What we can learn from that Nike advert with Serena Williams

“Show them what crazy can do,” implores Serena Williams. The second instalment of Nike’s ‘Dream Crazy’ advertising campaigns focuses on the insults aimed towards sportswomen and the double standards within sport culture.

Several famous sportswomen are shown in the commercial which indirectly discusses latest controversies such as IAAF v Semenya. This particular case revolves around how people have been critiquing Olympic gold-winner Caster Semenya for having naturally high levels of testosterone, with sceptics claiming this gives her an unfair advantage in sport.

Serena Williams, who narrates the advert, has also faced criticism from sports associations and the media on multiple occasions. Most recent accounts include Williams’ choice of clothing which deviated from the orthodox white uniform. Williams argued that after the birth of her child, the black catsuit, worn in the French Open Tournament last year, was designed with the specific function of preventing the formation of blood clots which she has been susceptible to.

In more recent events, Williams has been accused of taking direction from her coach on the sidelines during a match, something Williams contested and was subsequently criticised for. Women seem to face more questions in sport than their male counterparts, something that Nike addresses.

Today’s world seems to be redefining what it means to be a man or woman in modern society. Women are generally encouraged to pursue perfection, both in appearance and in their work life. Whilst it seems ingrained into society that boys should be taught to take risks, to fall down and recover, girls are taught to be careful in their actions because of the consequent shaming and critique from society.

This is an unrealistic and exhausting feat for women to strive for. No longer should women pursue perfection but rather personal strength, risks, achievement, milestones.

The imploration to ‘dream crazier’ is an ironic call for women to pursue whatever they want in spite of what society endorses or normalises. What is seen for women as ‘crazy’ or ‘impossible’ is shown to be in reality a challenge to the existing order of things, a movement for change. The use of the word ‘crazy’ is, in itself, ableist, having typically been used to describe those struggling with mental illnesses. Women themselves are often labelled ‘crazy’ for acting emotionally, which has historically been associated with hysteria. There are many aspects of the word which the advert overlooks.

And yet the advert also demonstrates levels of progress, recalling that historically women were condemned for things we now take for granted, such as wanting to run a marathon, to wear a hijab during a tournament, or to do stereotypically male sports. In an age where today’s generation is pushing for tolerance, equality and normalising difference, women in sport are grasping at the opportunity to challenge and summon change once and for all.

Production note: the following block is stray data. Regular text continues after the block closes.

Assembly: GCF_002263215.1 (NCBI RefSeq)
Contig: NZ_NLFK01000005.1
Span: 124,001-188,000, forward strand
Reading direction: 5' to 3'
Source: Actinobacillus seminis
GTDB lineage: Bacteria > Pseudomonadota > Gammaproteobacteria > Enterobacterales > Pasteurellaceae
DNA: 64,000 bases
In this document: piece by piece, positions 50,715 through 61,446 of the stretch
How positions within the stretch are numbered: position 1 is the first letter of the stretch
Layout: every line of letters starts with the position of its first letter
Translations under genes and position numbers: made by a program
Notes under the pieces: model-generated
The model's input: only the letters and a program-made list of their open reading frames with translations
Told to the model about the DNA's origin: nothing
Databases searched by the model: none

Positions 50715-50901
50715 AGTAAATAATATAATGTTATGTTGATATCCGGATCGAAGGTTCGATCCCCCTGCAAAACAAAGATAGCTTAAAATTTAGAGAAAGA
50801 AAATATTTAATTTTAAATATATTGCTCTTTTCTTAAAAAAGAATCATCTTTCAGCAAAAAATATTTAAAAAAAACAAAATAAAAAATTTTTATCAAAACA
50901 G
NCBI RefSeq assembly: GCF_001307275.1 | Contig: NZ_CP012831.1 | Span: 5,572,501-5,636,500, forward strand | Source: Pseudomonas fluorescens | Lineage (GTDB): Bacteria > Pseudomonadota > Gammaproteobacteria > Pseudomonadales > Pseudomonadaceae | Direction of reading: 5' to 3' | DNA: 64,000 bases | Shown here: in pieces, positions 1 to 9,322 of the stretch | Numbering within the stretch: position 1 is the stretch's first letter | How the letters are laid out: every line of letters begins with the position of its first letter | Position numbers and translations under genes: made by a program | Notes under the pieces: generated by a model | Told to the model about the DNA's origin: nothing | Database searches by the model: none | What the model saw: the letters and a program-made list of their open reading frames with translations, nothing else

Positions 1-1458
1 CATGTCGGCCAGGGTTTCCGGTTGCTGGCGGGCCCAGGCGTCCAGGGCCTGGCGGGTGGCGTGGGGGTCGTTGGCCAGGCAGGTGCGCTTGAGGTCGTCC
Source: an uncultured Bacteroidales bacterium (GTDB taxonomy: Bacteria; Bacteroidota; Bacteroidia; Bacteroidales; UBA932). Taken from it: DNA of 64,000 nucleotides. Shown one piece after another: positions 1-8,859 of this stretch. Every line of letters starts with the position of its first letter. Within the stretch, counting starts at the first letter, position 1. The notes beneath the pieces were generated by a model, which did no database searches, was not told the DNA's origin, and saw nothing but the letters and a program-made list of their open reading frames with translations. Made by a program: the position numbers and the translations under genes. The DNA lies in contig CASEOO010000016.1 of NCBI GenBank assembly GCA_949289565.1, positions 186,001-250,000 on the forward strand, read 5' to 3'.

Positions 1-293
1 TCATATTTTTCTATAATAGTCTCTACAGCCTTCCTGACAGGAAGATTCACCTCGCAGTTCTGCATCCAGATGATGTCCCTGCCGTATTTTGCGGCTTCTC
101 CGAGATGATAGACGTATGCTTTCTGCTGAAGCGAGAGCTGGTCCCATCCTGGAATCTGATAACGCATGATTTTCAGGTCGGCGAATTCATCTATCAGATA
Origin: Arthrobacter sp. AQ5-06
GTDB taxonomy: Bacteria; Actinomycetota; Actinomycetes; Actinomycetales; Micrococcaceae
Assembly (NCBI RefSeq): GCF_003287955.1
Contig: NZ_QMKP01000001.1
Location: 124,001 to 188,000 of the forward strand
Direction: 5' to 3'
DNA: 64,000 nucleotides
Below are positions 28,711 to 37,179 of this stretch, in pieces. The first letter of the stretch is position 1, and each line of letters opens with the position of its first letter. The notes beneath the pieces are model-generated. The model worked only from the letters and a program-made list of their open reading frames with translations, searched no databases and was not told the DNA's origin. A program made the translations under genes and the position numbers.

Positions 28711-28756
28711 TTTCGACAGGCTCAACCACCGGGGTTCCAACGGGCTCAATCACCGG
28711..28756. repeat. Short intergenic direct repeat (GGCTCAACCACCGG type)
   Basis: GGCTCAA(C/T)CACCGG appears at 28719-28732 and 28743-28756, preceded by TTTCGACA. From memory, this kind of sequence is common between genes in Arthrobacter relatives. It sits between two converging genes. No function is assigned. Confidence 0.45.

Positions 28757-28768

In a piece on the Nike News website, Vice President and general manager of Nike Women Rosemary St. Clair commented, “Today, we are at a turning point for women in sport. The definition of sport has broadened overall… we wanted to create momentum.” In an effort to make this happen, Nike’s sport science lab and design teams have been working to meet women’s needs, as well as creating a performance hijab in 2017 in order to encourage Middle Eastern women and girls to participate in sport.

Whilst the work of the company signifies a growing understanding for the need for such measures, there is controversy surrounding the company and to what extent that they are a forefront player in stimulating this change.

In August, Nike faced a lawsuit from former female employees arguing that they were discriminated against in terms of promotion, pay and employment conditions. So, what should we be taking away from this particular advertising campaign? Well, perhaps the first thing is to be brave. We have more control over our lives than perhaps we realise. We can do anything that we put our minds to and not to let fear prevent us from doing whatever it is that interests us.

You do not have to be Serena Williams to do sport by any means. You can take steps to be active without the apprehension of not knowing what you’re doing straight away or not looking like an Instagram fitness buff. Everyone starts somewhere, nothing is crazy.

Try a class, go for a jog, try a taster session for a sports society. Build up stamina and take steps to reaching your goals that at first seemed crazy to achieve – show them what crazy can do. You never know, you may have a talent waiting to be unearthed. You will never know until you look for it!

 

Image: Edwin Martinez via Wikimedia Commons

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